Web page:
Mathematics Stack Exchange is a question and answer site for people studying math at any level and professionals in related fields. Join them; it only takes a minute:

Sign up
Here's how it works:
  1. Anybody can ask a question
  2. Anybody can answer
  3. The best answers are voted up and rise to the top

Any hints about how to prove $$!n = n!- \sum_{i=1}^{n} {{n} \choose {i}} \quad!(n-i)$$

from Wikipedia's article on derangements?

Here, $!n$ is the number of derangements of a set with $n$ elements.

I am not looking for proofs, just nudges in the right direction.

share|cite|improve this question
Please do not post the proof if you know it, just ideas are what I am seeking. – picakhu Dec 16 '10 at 4:27
up vote 8 down vote accepted

Hint: ${{n} \choose {i}} \cdot!(n-i)$ counts the number of permutations that fix exactly $i$ elements.

share|cite|improve this answer
Thanks, I will see if that helps. – picakhu Dec 16 '10 at 4:31
Yup, it helps. I believe I have what I need for the proof – picakhu Dec 16 '10 at 4:33

I actually prove a generalization of this in my paper "Deranged Exams" (College Mathematics Journal, 41 (3): 197-202, 2010). See Theorem 7.

The generalization is the following. Let $S_{n,k}$ be the number of permutations on $n$ elements in which none of the first $k$ elements remains in its original position. Thus $S_{n,0} = n!$, and the number of derangements on $n$ elements, $D_n$, is $S_{n,n}$.

$$S_{n+k,k} = \sum_{j=0}^n \binom{n}{j} D_{k+j}.$$

The OP's question is the case $k = 0$.

I'll extract the essence of the proof and post it in the next few minutes. Since you want hints rather than a full proof, I'll just leave this as a reference in case you (or anyone else reading this) is interested. Jonas Meyer's answer gives a good hint.

share|cite|improve this answer
Thanks, but I am not looking for a proof – picakhu Dec 16 '10 at 4:31
Nice article! Thanks for sharing, Mike. – J. M. Dec 16 '10 at 4:55

Here's a proof, obscured using spoiler space.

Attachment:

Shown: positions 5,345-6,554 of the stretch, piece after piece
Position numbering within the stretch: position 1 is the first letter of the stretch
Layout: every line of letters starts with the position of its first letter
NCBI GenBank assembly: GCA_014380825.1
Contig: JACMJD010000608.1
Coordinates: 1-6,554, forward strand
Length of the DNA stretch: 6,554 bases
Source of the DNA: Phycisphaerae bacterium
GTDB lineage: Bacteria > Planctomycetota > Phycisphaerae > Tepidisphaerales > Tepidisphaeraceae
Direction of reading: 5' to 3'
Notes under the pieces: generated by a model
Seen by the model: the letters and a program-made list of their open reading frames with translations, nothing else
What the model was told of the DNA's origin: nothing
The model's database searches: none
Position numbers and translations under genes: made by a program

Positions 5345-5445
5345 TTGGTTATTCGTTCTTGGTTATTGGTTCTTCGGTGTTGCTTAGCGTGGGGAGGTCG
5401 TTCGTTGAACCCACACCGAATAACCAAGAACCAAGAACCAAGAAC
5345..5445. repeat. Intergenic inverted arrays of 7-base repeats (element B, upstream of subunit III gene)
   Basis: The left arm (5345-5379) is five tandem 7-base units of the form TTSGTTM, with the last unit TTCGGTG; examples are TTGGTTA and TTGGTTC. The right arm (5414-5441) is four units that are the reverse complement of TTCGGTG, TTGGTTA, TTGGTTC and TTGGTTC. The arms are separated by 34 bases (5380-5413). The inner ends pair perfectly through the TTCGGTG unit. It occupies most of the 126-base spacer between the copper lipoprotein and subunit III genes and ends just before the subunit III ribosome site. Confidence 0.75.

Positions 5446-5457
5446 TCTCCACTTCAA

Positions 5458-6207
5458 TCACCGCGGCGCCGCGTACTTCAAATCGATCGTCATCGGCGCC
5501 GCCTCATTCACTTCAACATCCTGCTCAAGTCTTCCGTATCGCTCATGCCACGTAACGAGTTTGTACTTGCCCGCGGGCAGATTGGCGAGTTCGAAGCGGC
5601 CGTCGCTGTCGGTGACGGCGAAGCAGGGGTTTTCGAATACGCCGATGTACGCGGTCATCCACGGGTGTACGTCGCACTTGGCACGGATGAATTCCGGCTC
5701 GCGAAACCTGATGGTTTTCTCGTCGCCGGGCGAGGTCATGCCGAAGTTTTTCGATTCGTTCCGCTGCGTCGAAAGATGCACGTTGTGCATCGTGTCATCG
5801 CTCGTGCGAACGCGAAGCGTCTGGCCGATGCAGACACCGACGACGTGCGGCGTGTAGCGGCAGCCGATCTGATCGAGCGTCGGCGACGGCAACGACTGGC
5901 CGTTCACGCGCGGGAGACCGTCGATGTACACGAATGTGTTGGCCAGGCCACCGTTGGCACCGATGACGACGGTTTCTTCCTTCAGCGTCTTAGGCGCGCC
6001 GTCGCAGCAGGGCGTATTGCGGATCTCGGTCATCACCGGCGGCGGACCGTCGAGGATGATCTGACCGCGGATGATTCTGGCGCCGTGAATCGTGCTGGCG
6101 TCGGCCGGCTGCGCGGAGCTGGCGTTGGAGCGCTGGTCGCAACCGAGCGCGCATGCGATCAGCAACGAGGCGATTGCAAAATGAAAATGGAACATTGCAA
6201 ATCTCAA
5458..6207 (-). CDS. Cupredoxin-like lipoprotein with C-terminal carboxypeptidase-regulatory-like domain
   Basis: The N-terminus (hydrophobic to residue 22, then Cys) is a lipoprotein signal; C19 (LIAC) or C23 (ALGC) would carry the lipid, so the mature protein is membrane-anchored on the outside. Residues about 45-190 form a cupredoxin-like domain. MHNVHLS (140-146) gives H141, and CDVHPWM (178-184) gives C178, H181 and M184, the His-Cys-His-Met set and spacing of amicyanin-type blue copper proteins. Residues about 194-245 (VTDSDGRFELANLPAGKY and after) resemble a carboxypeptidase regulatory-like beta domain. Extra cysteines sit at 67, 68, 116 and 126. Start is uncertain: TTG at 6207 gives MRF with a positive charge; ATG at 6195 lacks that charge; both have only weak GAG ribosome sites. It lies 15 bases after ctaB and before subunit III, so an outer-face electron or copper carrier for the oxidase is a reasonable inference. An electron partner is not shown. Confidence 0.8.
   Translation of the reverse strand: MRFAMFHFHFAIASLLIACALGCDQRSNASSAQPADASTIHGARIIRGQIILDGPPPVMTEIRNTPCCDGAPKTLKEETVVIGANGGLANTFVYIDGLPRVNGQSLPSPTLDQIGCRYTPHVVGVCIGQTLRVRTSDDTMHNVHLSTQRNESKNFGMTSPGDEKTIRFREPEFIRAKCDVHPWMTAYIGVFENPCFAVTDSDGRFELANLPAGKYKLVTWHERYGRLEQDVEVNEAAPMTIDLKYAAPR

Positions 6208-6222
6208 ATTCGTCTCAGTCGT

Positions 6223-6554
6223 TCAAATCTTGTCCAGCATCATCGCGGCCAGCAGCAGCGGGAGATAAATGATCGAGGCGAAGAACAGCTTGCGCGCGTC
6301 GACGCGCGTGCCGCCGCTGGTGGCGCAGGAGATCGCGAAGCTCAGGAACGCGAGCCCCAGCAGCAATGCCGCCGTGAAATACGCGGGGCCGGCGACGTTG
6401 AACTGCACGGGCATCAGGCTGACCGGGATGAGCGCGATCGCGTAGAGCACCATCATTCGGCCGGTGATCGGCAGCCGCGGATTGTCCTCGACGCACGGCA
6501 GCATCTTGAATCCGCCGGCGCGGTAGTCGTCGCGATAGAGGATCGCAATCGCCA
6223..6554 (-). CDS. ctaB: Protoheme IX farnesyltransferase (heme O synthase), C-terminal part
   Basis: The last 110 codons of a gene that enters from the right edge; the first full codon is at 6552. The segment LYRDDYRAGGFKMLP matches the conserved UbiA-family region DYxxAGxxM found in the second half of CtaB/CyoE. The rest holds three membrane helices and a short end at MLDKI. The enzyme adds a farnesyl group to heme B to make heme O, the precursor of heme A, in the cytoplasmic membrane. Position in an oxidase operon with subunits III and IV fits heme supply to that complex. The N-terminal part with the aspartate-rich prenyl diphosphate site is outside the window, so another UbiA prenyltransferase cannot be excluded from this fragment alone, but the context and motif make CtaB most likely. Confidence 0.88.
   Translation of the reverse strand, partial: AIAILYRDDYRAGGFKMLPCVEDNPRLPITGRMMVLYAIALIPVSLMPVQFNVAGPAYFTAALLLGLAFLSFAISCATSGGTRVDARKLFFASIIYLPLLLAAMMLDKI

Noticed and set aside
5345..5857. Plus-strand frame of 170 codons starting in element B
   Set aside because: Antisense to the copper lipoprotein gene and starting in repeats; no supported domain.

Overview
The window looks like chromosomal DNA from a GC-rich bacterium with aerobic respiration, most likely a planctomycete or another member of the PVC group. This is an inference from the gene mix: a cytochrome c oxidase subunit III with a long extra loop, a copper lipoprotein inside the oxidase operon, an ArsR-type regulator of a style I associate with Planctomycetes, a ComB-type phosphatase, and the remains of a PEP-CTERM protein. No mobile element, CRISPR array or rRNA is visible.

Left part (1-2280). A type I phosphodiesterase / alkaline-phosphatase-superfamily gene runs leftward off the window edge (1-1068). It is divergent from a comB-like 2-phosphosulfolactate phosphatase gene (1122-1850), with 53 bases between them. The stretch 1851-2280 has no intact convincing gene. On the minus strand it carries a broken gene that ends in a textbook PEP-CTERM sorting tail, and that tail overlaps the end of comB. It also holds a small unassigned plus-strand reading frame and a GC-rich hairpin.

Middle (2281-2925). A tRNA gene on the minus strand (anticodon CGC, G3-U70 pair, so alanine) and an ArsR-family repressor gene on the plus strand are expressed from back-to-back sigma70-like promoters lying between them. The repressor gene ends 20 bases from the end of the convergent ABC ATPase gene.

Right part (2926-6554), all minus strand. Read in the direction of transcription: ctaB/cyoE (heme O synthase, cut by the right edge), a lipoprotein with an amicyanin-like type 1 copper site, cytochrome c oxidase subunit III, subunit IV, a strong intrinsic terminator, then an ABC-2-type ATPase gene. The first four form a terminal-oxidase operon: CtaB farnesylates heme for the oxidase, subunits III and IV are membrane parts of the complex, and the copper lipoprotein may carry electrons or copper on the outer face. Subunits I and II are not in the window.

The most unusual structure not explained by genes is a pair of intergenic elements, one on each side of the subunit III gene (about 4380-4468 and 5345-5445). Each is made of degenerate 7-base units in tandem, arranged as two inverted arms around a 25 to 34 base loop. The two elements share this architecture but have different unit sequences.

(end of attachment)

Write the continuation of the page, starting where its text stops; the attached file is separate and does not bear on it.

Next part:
If $d_n$ is the number of derangements on $n$ elements, then the number of permutations on $n$ elements with exactly $i$ fixed points is ${n \choose i} d_{n-i}$ (choose i points to fix, then any permutation that fixes exactly those $i$ points (and nothing else) determines a derangement on the non-fixed points, and there are $d_{n-i}$ such derangements). Hence, $n!=\sum_{i=0}^n {n \choose i} d_{n-i}$, which can be rearranged to give the above formula.

PS. I'm not a fan of the $!n$ notation, I'm pretty sure it's not standard in combinatorics.

share|cite|improve this answer
This looks awesome. Well, both the solution and the "spoilering" method. Maybe we should all be doing it for complete solutions... – J. M. Dec 16 '10 at 5:55
See this on meta.SO for how to implement this,…, and this question on meta, Thanks to Douglas Stones for thinking of this and Jonas Meyer for finding out how! – Mike Spivey Dec 16 '10 at 6:00

The number of derangements is the number of permutations less the number that leave some numbers fixed. So for example the term i=5 in the sum is all the ways to pick 5 out of n to leave fixed and derange all the rest. Then sum over all the numbers of ones that can be fixed.

share|cite|improve this answer

Your Answer


By posting your answer, you agree to the privacy policy and terms of service.

Not the answer you're looking for? Browse other questions tagged or ask your own question.